Llopart Brut Reserva Rose 2015
Blend: 60% Monastrell, 20% Garnacha, 20% Pinot Noir
The Llopart family has been growing grapes since 1385, proven by a document written in Latin that is kept in the family’s archive proving a transfer of land to Bernardus Leopardi, one of the family’s ancestors, located on the winery’s present estate, known as Can Llopart de Subirats. Over the following centuries, the family dedicated themselves to the cultivation of grapevines, wheat, and olive trees, until the late 1800’s when they committed themselves wholly to grape growing. After years of tests, the family finally released their first Cava, produced in the estate’s old masia, or country house, in 1887.
In the 1950’s the family status as a premier cava producer was solidified, when Pere Llopart i Vilarós revolutionized the operation and consolidated the production of small quantity, high quality sparkling wine, produced in the methode champenoise style.
Llopart is famous for the quality of their unique, low production sparkling wines, which express the terroir of their unique location. Their estate sits on a limestone mantle with a surface soil that is a mixture of clay and siliceous components. The vineyards are cared for with the most traditional organic methods possible. Llopart is one of the most unique, traditional, and authentic sparkling wine producers in the world.
A superior source of white grapes for the production of Spain’s prized sparkling wine, Cava, the Penedes region is part of Catalunya and sits just south of Barcelona. Medio Penedès is the most productive source of the Cava grapes, Macabeo, Xarel-lo, and Parellada. Penedes also grows Garnacha and Tempranillo (here called Ull de Llebre in Catalan), for high quality reds and rosès.
What are the different types of sparkling rosé wine?
Rosé sparkling wines like Champagne, Prosecco, Cava, and others make a fun and festive alternative to regular bubbles—but don’t snub these as not as important as their clear counterparts. Rosé Champagnes (i.e., those coming from the Champagne region of France) are made in the same basic way as regular Champagne, from the same grapes and the same region. Most other regions where sparkling wine is produced, and where red grape varieties also grow, also make a rosé version.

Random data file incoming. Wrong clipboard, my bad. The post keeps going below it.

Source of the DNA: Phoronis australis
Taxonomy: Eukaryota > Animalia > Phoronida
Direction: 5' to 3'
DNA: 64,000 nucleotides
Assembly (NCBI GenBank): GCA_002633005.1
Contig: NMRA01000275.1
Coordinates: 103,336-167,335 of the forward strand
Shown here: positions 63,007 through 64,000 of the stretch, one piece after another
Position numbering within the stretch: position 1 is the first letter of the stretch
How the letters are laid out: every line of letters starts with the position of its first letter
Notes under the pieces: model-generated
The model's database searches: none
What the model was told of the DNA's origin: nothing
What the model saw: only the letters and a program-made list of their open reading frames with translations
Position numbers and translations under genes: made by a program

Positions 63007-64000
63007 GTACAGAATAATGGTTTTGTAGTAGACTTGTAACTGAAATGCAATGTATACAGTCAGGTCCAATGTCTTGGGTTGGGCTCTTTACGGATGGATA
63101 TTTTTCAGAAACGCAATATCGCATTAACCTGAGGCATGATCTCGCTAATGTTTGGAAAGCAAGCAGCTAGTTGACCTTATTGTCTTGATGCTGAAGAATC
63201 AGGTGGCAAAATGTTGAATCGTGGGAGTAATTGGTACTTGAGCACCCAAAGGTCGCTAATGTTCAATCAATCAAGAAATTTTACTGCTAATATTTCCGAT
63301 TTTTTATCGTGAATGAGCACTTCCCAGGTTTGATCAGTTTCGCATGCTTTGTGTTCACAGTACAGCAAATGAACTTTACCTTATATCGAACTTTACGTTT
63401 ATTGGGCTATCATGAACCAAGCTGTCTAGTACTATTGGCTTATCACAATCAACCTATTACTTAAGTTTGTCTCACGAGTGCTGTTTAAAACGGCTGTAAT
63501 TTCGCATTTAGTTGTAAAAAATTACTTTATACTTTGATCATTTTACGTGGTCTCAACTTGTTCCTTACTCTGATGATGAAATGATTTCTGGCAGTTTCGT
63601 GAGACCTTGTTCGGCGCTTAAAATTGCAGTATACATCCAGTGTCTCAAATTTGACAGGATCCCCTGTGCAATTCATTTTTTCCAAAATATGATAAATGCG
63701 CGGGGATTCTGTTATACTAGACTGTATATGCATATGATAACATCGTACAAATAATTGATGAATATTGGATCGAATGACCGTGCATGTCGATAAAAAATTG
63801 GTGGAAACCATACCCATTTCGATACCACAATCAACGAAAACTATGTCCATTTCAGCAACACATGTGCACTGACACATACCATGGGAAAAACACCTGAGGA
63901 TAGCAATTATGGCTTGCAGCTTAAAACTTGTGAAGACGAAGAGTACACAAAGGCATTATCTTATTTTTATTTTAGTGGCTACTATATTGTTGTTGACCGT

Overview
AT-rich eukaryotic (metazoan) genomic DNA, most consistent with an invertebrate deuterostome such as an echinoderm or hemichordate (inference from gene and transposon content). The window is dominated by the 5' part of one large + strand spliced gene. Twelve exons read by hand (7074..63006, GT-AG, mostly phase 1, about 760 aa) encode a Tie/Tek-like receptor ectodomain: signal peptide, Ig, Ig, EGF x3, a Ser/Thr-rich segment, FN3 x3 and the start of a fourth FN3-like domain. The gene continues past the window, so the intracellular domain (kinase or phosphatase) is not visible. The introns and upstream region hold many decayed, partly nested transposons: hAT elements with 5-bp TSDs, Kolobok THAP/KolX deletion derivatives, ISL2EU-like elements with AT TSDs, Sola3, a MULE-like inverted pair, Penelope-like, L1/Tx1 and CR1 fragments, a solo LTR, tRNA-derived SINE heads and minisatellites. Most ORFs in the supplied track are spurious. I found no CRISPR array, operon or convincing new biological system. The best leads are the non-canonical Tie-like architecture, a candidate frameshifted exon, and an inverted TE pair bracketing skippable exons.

How is sparkling rosé wine made?
There are two main methods to make rosé sparkling wine. Typically, either white wine is blended with red wine to make a rosé base wine, or only red grapes are used but spend a short period of time on their skins (maceration) to make rosé colored juice before pressing and fermentation. In either case the base wine goes through a second fermentation (the one that makes the bubbles) through any of the various sparkling wine making methods.
What gives rosé Champagne and sparkling wine their color and bubbles?
The bubbles in sparkling wine are formed when the base wine undergoes a secondary fermentation, which traps carbon dioxide inside the bottle or fermentation vessel. During this stage, the yeast cells can absorb some of the wine’s color but for the most part, the pink hue remains.
How do you serve rosé sparkling wine?
Treat rosé sparkling wine as you would treat any Champagne, Prosecco, Cava, and other sparkling wine of comparable quality. For storing in any long-term sense, these should be kept at cellar temperature, about 55F. For serving, cool to about 40F to 50F. As for drinking, the best glasses have a stem and a flute or tulip shape to allow the bead (bubbles) and beautiful rosé hue to show.
How long do rosé Champagne and sparkling wine last?
Most rosé versions of Prosecco, Champagne, Cava or others around the “$20 and under” price point are intended for early consumption. Those made using the traditional method with extended cellar time before release (e.g., Champagne or Crémant) can typically improve with age. If you are unsure, definitely consult a wine professional for guidance.